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Tim O'Brien

Pompadour – 2015 (Howdy Skies)

Reviewed by Donald Teplyske

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CDs by Tim O'Brien

It is difficult to tally exactly how many albums of new material Tim O'Brien has released since first appearing as part of Hot Rize, the venerable bluegrass band experiencing a well-received resurgence. More than 20 by any count, 30-plus when one considers solo, duet and group offerings, including his most recent success as part of the Earls of Leicester.

Aside from a brief flirtation with the mainstream country music industry in the form of a Top 10 song with Kathy Mattea 25 years ago ("Battle Hymn of Love"), O'Brien has carved for himself a significant and independent niche within the Americana field, recording and performing music with few regards to genre: bluegrass, Celtic, folk, troubadour, old-time...when attending an O'Brien concert, one is never sure what type of music will be featured.

With "Pompadour" O'Brien continues his wide-ranging Americana journey. The majority of songs examine relationships - healthy, failing and indifferent - recorded in intimate circumstance with an expansive list of collaborators.

Originals of note include the soul-searching "Whatever Happened to Me" and the lyrically dynamic "I'm A Mess for You," a song that evokes both "Mr. Bojangles" and Joni Mitchell. A sense of transition is apparent, from the straightforwardness of "I Gotta Move" to the natural elegance of "The Water is Wise," a co-write with Sarah Jarosz.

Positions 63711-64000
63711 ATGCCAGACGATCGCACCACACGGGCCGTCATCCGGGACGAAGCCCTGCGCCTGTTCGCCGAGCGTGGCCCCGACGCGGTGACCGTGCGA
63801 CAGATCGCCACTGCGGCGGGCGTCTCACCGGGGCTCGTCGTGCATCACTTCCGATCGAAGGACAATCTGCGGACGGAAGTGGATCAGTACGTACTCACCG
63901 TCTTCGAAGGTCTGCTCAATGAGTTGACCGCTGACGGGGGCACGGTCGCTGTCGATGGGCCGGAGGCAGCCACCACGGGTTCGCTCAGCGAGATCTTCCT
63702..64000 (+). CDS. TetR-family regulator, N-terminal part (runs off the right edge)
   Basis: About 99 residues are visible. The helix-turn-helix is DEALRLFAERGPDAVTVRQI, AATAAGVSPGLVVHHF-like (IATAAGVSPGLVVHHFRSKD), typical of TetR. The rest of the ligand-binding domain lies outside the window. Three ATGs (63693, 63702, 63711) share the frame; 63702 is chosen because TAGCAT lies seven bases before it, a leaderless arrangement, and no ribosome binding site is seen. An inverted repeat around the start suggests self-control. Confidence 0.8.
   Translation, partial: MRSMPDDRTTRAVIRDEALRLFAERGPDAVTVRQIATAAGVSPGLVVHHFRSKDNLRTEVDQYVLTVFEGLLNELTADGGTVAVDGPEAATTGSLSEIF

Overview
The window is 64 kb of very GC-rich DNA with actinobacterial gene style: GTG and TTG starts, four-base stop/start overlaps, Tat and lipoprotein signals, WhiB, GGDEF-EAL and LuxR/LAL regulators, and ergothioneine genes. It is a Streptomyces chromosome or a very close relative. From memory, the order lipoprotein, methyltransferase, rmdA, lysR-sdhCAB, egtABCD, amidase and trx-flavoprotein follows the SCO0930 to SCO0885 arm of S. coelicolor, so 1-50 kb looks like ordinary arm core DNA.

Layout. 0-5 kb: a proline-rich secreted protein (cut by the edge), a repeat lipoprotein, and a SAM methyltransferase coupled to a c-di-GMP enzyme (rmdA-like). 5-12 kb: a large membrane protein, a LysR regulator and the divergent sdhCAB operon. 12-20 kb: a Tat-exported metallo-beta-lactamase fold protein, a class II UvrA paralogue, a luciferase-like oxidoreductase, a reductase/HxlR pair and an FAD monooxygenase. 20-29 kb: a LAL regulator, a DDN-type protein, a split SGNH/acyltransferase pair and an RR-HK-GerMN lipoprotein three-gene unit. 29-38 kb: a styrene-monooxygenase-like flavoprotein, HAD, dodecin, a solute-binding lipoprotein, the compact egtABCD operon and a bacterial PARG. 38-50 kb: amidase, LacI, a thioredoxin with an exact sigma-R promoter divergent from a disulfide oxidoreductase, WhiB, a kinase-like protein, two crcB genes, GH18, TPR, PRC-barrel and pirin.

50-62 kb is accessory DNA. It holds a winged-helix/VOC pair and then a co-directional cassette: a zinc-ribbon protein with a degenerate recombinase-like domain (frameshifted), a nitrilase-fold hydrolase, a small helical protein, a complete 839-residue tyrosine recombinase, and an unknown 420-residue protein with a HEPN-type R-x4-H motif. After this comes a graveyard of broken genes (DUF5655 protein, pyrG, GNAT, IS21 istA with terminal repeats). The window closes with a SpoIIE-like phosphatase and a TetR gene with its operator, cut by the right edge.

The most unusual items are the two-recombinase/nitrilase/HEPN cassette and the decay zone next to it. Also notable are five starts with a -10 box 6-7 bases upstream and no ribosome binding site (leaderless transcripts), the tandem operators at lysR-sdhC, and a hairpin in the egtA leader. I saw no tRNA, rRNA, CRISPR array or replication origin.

Several of the tracks (all covers) have appeared as part of O'Brien's ongoing digital campaign, The Short Order Sessions. Of these, the Woody Guthrie via Billy Bragg track "Go Down to the River" and Dan Reeder's "Tulips on the Table" are strongest, although there is something to be said for "Ditty Boy Twang," an energetic, effusive jam.

While many O'Brien albums are more homogeneous than "Pompadour," the diversity of this latest release will appeal to those with broad palates: capturing the energy of spontaneous recording sessions with friends, "Pompadour's" 11 tracks offer insight into the increasingly elaborate spectrum of O'Brien's interests. Appalachian traditions abut playful, jazz-tinged ruminations ("Pompadour"), Indian sounds ("Snake Basket") and energetic slices of R&B-infused, British traditional folk stylings (James Brown's "Get Up Offa That Thing" is given a bit of Fairport Convention flavoring along with no shortage of British imagery).

Some will consider, perhaps justifiably, "Pompadour" too eclectic. Each track has that distinctive O'Brien approach, one tied to the traditions of folk music; this time out, he is casting a bit further afield, exploring unexpected elements, rather successfully.